- Glucosamine & Diacerein, Chondroitin sulfate – can be used to tightening the loose tendon, cartilage, ligament, and cartilage, ligament regenerates cartilage or inhabits the further degeneration of cartilage, ligament.
Jumper’s Knee Surgery
- If your injury is severe and other treatments have failed, you may be required to have surgery. The procedure consists of the doctor making a longitudinal or transverse incision over the patella tendon and then removing the abnormal tissue. After the surgery, it could take anywhere from 6 to 12 months to fully recover and begin training again. You should check with your doctor before beginning rehab and strengthening exercises after surgery.
Physical Therapy for Jumper’s Knee
Most patients respond to a conservative management program such as the one suggested below.
- Activity modification – Decrease activities that increase kneecap and upper leg pressure (for example, jumping or squatting). Certain “loading” exercises may be prescribed.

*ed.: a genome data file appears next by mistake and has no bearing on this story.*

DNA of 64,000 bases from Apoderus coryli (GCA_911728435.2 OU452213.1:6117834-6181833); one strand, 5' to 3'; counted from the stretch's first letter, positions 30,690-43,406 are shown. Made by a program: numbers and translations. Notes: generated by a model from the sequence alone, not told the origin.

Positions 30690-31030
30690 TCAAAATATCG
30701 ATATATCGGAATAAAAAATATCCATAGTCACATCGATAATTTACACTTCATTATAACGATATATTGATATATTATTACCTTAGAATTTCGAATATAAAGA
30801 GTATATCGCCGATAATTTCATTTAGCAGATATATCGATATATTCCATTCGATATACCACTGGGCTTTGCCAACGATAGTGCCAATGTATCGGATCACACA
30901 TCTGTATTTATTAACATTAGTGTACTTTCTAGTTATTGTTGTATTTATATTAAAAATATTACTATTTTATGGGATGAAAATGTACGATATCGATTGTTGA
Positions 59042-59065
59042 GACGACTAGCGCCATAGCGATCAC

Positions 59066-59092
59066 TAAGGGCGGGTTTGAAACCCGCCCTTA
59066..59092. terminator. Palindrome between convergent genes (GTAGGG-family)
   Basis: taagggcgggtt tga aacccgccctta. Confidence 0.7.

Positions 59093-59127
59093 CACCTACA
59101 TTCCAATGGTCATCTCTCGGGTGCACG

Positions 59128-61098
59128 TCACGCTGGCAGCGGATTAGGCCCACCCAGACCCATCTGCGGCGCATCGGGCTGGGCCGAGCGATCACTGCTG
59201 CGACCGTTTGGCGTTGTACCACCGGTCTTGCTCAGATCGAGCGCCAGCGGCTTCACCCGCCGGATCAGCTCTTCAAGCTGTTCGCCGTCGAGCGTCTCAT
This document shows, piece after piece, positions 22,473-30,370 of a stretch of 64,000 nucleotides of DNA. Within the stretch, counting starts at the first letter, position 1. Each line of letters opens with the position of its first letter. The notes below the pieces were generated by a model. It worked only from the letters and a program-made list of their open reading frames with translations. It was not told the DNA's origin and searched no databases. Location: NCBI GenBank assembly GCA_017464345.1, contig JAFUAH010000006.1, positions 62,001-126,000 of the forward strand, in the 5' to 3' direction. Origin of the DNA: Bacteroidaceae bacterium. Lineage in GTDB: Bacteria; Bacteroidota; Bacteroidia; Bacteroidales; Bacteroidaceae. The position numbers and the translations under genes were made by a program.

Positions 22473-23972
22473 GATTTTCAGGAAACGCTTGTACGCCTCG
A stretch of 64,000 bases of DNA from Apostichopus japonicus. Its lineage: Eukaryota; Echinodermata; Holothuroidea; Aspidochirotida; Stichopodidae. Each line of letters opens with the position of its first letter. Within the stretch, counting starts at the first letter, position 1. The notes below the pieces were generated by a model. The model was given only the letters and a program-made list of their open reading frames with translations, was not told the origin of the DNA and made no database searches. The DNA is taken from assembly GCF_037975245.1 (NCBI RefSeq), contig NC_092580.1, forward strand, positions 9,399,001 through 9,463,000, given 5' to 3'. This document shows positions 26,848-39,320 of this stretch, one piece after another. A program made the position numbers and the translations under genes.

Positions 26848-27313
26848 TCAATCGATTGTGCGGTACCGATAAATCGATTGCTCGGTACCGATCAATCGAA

- Cryotherapy – Apply ice for 20 to 30 minutes, 4 to 6 times per day, especially after activity.
- Joint motion and kinematics assessment – Hip, knee, and ankle joint range of motion are evaluated.
- Strengthening – Specific exercises are often prescribed.
- Other sport-specific joint, muscle, and tendon therapies may be prescribed.
- Ultrasound or phonophoresis (ultrasound delivered medication) – may decrease pain symptoms. A special brace with a cutout for the kneecap and lateral stabilizer or taping may improve patellar tracking and provide stability. Sometimes arch supports or orthotics are used to improve foot and leg stability, which can reduce symptoms and help prevent future injury.